Row over plans to run sewage pipe through Cuerden Valley Park
Controversial plans to install a sewage pipe through Cuerden Valley Park look set to be knocked back next week.
Park trustees have made the application to excavate a trench and install separate surface and foul water drains between Shady Lane and the River Lostock to serve a residential development on land off Nell Lane.
The proposal is the result of a commercial deal between the Trust and housing developers and means that should new dwellings be constructed in the area, the Trust will receive a "significant sum of money" to be invested in the Park.
But Chorley Council planning officers have recommended that permission for the pipe is refused, because installation would 'result in the loss of trees that make a valuable contribution to the character of the landscape and the benefits of the proposal would not outweigh the harm caused by this loss'.
Trustees argue the three-metre-wide trench would be dug through farmland it owns and would be "carefully designed to avoid significant areas of wildlife and nature conservation". They are also keen to point out it would not go through a Biological Heritage Site and would not cause any impact on the nearby Tennis Court Pond Biological Heritage Site which is a breeding site for great crested newts.
But 23 representations have been received, including one from Councillor Mark Clifford and one from Cuerden Parish Council, raising objections including:
- Increased flooding on Shady Lane and River Lostock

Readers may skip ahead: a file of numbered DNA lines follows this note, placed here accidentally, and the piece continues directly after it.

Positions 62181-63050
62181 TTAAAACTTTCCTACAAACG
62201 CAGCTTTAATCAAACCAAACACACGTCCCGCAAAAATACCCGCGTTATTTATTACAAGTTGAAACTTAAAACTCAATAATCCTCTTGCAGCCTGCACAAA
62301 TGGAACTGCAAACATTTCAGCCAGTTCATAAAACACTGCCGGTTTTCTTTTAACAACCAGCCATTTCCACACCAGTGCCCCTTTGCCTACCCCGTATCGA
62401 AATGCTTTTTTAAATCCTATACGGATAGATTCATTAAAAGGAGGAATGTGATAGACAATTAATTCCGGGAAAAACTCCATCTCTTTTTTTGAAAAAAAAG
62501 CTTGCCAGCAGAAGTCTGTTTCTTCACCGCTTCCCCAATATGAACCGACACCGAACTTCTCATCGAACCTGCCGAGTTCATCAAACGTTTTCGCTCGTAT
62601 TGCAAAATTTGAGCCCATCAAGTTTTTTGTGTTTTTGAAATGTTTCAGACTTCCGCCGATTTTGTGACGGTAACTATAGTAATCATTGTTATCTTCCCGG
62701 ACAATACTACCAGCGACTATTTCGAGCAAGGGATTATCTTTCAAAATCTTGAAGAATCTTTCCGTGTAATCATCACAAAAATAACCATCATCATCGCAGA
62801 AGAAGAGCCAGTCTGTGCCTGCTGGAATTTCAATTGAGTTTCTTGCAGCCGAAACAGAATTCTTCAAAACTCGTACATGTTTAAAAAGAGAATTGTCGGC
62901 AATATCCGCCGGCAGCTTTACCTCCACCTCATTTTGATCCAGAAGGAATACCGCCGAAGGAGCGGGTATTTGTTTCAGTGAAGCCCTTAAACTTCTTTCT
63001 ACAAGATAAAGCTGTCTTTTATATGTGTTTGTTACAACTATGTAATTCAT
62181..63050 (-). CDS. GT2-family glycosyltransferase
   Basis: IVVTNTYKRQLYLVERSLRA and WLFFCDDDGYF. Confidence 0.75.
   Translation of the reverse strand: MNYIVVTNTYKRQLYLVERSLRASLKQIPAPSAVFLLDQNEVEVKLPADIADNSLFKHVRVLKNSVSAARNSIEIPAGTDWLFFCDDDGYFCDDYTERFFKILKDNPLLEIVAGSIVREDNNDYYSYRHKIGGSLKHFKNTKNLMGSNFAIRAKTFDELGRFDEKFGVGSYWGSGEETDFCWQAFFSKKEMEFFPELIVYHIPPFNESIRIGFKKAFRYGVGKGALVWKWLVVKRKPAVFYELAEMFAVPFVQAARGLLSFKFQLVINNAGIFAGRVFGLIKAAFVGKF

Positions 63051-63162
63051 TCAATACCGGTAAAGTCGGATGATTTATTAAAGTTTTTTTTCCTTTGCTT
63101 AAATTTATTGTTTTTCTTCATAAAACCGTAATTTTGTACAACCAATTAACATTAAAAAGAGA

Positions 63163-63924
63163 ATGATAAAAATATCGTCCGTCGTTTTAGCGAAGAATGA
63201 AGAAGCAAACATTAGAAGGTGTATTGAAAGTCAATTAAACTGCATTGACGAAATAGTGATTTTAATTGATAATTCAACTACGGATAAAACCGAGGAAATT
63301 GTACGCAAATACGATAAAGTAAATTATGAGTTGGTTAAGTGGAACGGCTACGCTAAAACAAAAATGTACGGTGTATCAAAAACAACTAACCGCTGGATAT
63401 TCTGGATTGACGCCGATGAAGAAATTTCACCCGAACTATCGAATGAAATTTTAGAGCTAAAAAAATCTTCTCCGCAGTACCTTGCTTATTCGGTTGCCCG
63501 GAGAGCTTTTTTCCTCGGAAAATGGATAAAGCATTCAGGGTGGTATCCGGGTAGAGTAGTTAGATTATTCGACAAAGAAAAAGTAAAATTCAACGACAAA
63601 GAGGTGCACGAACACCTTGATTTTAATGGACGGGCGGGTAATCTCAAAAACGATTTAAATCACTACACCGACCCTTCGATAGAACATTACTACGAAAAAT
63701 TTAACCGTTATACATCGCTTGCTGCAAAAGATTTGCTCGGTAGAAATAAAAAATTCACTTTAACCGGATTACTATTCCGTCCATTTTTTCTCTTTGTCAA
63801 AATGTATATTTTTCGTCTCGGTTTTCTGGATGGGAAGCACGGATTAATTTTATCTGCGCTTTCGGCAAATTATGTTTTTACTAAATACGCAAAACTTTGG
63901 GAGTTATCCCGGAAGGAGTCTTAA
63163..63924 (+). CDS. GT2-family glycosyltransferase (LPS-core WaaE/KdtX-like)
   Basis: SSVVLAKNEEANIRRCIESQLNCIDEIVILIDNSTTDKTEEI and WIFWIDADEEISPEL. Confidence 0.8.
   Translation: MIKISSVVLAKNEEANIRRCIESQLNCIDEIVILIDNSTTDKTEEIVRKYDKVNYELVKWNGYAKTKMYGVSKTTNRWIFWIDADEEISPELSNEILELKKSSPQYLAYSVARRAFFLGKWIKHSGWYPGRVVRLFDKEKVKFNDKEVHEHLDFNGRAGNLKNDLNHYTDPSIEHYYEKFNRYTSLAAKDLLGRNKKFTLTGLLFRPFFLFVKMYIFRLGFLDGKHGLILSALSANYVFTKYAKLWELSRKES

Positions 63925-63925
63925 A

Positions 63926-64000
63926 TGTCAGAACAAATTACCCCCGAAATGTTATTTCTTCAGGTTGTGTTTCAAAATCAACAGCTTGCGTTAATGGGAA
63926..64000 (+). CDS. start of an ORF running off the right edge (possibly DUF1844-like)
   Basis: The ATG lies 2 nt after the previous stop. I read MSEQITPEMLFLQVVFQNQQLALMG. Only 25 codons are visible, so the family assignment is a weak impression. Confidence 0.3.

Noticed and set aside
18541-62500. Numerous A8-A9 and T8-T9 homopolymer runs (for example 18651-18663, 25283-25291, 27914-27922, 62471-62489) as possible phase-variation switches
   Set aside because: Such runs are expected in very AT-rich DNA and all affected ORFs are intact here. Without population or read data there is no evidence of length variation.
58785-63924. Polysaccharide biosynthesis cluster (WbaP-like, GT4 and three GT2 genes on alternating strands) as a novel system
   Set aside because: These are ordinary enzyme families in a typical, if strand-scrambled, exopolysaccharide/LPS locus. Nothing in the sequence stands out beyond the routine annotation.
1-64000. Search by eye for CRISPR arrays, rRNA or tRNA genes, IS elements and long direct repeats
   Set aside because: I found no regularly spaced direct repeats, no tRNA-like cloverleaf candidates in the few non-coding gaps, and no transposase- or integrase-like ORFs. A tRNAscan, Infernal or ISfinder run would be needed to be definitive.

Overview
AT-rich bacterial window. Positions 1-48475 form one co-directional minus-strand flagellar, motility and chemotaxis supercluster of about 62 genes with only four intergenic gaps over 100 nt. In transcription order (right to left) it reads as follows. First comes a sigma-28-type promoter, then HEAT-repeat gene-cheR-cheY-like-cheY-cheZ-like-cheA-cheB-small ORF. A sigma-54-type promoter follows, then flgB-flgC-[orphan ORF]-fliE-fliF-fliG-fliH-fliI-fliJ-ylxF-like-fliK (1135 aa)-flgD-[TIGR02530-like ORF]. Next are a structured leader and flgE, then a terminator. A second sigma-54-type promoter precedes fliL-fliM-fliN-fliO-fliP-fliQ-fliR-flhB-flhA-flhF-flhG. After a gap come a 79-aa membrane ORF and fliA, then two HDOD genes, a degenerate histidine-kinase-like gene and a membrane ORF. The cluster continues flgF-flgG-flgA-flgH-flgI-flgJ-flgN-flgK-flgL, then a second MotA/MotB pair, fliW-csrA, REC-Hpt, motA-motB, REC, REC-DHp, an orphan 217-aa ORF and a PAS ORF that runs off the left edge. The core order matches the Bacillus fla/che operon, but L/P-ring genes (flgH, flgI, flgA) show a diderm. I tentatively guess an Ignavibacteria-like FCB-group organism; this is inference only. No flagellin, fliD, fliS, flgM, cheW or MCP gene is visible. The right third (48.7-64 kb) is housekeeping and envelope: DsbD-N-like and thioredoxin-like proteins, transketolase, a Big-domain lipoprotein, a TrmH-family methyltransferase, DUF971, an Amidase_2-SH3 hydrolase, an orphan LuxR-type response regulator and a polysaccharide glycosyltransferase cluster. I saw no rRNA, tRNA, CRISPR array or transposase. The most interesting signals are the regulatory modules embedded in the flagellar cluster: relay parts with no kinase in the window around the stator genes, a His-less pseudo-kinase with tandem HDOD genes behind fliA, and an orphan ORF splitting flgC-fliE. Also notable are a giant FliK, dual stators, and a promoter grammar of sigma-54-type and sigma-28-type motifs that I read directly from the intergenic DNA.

- The removal of protected trees with high amenity value including a veteran oak,
- Harm to wildlife/Biological Heritage Site and harm to Green Belt.
Sarah Elsy of Cuerden Parish Council also raised concerns over the impact construction work could have on established trees and hedgerows in Nell Lane and Shady Lane.
She said: "Whatever happens in the park, it still has to come through those lanes."
Simon Thorpe, general manager of Cuerden Valley Park said: “We are aware that the application has attracted a number of objections, but these are largely based on misinformation and lack of context.
"We do understand that some people are against housing development at Nell Lane, but this application is for a sewer pipe and has to be assessed on its own merits. The fact is that construction of the sewer will have very little impact on the landscape or environment.”
>>>Read about the housing plans for the area in more detail here
He said that the application is of "paramount importance to the Trust", which is struggling with the challenge of managing the wear and tear from increased numbers of visitors to the Park, and has been financially impacted by the cancellation of various fundraising activities due to Covid-19.
He added: "There’s a lot riding on the outcome of this application. Funds from the sewer deal will go towards conservation work such as improving paths, bridges, and repairs to the Victorian reservoir.”
Councillor Peter Gabbott, who represents Clayton le Woods and Cuerden, said: "The park is a community asset for Clayton Le Woods and Cuerden and is an important part of residents lives in the local area. I am disappointed the trustees have chosen to put profit first rather than promoting and preserving the park which is what the charitable trust should be doing."
A previous application was refused earlier this year because of impact on trees. The Trust is confident that these concerns have now been addressed.
A decision on the pipe will be made on Tuesday by borough Councillors.